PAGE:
Monday 25 April 2011

NOTE: Writing Your Own Functions

Did you ever hear of PROC JLAUNCH? No, neither did I until I tried the FCmp Function Editor. And, if you didn't know, the FCmp Function Editor is an interactive tool for exploring and maintaining functions created with PROC FCMP. There are a lot of good reasons for creating your own function. Read on...

I confess I dismissed the SAS Function Compiler (PROC FCMP) as nothing more than an alternative to my old, familiar macro language. A colleague of mine recently pointed out that although FCMP may be similar to macro in the functionality that it provides, it provides the functionality in a far more elegant and packaged manner. FCMP avoids the complexities of SAS macro language such as percentage signs, quoting, and the fact that all values and variables are character. FCMP offers the novice-intermediate SAS programmer an easy entry into structured programming.

You can create functions, CALL routines, and subroutines in FCMP; and those items can then be used in DATA steps, WHERE clauses, ODS statements, and selected PROCs. The details of using FCMP are in the Base SAS Procedures Guide, but I'll step you through some basics here.

Firstly, you should understand that your functions will be stored in a data set. When you define a function you specify a library, data set, and a package in which to store the function. Data sets can store more than one package, and packages can store more than one function. The following log illustrates some further basics (with explanation following the log).
15 options cmplib=work.funclib;
17 proc fcmp OUTLIB=work.funclib.NOTEPKG;
18   function HERBERT();
19     x=41;
20     y=42;
21     z=44;
22     return (43);
23   endsub;
24 run;
NOTE: Function HERBERT saved to work.funclib.NOTEPKG.
26 quit;
28 data lotus;
29   y=40;
30   x=herbert();
31   put _all_;
32 run;
y=40 x=43 _ERROR_=0 _N_=1
The simple example above shows a) use of the CMPLIB option to specify a search path for bespoke functions, b) variables used within the function definition are local to the definition and do not interfere with variables used in the code that called the function, and c) return values are specified with the RETURN statement.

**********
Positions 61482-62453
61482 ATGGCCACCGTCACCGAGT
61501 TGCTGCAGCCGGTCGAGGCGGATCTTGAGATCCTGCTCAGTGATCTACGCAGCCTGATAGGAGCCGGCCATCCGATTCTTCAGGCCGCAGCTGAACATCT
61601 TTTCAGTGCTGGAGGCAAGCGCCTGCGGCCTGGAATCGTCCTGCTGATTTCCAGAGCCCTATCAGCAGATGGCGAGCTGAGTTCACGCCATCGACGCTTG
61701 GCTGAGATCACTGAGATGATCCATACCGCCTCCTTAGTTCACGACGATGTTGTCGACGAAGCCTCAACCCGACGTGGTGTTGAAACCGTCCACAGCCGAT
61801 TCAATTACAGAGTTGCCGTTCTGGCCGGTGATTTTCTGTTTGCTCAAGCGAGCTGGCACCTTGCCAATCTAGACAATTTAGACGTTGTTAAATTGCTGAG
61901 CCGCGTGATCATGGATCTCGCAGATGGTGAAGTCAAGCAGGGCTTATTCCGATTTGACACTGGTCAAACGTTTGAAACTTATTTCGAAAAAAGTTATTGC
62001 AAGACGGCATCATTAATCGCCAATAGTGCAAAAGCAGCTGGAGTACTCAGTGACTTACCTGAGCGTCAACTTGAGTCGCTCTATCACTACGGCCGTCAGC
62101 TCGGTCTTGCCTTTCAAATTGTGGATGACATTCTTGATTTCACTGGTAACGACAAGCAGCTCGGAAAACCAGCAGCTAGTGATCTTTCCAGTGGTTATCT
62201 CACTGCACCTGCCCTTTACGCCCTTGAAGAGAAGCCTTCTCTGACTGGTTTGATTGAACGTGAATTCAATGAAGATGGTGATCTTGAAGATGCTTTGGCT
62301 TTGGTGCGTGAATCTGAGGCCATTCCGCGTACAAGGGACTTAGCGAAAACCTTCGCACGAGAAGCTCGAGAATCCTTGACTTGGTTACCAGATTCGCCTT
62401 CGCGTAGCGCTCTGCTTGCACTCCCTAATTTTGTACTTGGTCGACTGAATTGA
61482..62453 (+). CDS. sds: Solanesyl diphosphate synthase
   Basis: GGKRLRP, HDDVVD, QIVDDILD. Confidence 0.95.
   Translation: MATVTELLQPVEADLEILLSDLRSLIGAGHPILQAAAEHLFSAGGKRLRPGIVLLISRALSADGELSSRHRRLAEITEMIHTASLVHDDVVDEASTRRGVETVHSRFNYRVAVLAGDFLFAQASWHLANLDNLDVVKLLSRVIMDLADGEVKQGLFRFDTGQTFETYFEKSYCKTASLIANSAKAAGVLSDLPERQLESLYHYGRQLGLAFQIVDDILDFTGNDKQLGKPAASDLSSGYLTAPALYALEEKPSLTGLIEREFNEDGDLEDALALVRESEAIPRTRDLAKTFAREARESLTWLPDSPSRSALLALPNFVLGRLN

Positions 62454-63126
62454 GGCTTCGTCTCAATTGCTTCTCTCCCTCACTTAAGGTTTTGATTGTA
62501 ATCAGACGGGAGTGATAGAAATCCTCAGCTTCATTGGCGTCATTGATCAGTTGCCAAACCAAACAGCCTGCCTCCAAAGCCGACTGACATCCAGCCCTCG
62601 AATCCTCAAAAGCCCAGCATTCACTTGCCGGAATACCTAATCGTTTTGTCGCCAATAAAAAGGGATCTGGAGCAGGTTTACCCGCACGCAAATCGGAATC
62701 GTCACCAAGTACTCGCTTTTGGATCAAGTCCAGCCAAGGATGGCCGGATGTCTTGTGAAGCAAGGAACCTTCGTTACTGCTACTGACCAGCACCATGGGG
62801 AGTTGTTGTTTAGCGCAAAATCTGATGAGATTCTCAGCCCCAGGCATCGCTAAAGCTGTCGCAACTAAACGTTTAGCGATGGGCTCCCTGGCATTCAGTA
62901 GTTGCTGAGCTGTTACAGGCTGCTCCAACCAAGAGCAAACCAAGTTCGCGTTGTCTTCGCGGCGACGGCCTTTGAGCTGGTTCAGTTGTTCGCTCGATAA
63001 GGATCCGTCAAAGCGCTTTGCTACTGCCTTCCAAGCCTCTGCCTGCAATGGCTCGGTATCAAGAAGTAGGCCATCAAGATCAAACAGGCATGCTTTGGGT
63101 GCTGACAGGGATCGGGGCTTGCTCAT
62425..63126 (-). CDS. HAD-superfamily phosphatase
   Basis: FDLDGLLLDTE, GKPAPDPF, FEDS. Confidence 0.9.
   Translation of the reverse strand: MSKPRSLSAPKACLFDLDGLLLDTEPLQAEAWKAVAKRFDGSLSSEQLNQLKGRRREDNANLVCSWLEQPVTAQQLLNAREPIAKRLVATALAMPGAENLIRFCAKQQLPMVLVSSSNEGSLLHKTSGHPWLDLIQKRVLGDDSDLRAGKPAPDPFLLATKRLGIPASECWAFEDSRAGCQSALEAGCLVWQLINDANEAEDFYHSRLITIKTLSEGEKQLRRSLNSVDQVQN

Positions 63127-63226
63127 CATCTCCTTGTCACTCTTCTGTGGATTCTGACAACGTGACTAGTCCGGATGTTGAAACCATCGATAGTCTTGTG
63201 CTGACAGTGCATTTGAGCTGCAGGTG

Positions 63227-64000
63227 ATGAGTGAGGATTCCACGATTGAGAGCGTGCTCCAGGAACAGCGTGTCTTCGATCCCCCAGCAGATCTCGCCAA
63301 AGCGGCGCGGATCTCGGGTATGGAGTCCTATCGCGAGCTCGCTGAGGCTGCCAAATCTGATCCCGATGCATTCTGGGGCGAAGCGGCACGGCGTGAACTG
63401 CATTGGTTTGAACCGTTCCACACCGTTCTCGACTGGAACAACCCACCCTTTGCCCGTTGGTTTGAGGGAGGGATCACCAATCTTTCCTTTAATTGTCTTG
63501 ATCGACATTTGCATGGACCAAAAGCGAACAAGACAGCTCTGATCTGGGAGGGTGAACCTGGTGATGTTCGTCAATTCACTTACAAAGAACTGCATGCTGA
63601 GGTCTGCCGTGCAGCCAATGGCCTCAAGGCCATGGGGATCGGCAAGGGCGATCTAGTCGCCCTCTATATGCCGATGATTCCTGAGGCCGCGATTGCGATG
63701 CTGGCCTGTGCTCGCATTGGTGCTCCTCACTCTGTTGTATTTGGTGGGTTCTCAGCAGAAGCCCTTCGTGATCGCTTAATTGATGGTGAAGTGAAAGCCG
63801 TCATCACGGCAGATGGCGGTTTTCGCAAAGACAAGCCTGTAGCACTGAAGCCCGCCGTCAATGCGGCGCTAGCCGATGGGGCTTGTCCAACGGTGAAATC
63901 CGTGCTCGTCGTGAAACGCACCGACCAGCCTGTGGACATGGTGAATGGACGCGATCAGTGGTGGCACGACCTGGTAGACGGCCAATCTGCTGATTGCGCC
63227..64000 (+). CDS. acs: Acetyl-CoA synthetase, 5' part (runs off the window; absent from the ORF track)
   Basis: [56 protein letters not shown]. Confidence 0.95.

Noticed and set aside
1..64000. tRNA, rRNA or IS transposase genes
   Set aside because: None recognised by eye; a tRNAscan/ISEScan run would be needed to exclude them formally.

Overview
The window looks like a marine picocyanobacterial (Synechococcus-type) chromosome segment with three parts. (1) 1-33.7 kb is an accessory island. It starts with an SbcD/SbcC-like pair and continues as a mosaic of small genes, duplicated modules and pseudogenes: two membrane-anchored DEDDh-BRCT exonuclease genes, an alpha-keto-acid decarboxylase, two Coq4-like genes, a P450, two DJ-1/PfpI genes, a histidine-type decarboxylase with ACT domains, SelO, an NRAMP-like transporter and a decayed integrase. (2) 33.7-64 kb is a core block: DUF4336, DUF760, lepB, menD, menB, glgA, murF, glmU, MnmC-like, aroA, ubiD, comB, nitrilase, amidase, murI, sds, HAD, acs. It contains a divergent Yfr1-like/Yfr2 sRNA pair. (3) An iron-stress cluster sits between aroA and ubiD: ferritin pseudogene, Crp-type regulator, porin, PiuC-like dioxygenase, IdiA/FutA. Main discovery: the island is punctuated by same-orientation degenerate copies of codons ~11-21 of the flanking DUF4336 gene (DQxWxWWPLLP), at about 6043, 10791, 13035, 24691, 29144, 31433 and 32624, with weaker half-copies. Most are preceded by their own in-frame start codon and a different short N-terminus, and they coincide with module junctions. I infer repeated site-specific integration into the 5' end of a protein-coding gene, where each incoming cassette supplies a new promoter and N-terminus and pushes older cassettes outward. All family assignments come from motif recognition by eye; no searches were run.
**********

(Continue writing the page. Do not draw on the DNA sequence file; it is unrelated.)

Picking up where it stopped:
The DATA step I/O statements (for example, INPUT, FILE, SET, and MERGE) are not available in PROC FCMP. However, some functionality of the PUT statement is supported.

I recommend that you adopt a naming standard for your bespoke functions in order to distinguish them from in-built SAS functions. This will avert much gnashing of teeth by hapless maintenance programmers later in the life of your code.

And finally, back to JLAUNCH. The FCmp Function Editor is a handy tool for helping you to create and maintain your functions. You can access it from the good, old-fashioned Display Manager interface, i.e. (on Windows) Start --> All Programs --> SAS --> SAS 9.2 (English). It'll probably prompt you to login to your metadata server, then you'll get a nice, windowed Java application to play with (hence the use of JLAUNCH).

Once inside the FCmp Function Editor, you can right-click a library, choose New Function, and then use a wizard-like interface to specify the attributes of your function, and its code. FCmp Function Editor will generate the SAS code for you (except the CMPLIB options statement) and it will check the syntax for you (you need to click View --> Show Log to see your errors). Upon clicking OK, it'll create and store the function for you. You can update the function at any time, or retrieve the full PROC FCMP code by double-clicking the function from within FCmp Function Editor.

All-in-all I'm seeing FCMP in a new light and I'm sure it'll feature in my future work. However, I will confess to being too sweeping in my earlier comparison of SAS macro language with FCMP. If you want to do stuff at the data set or PROC level you'll still need to learn macro!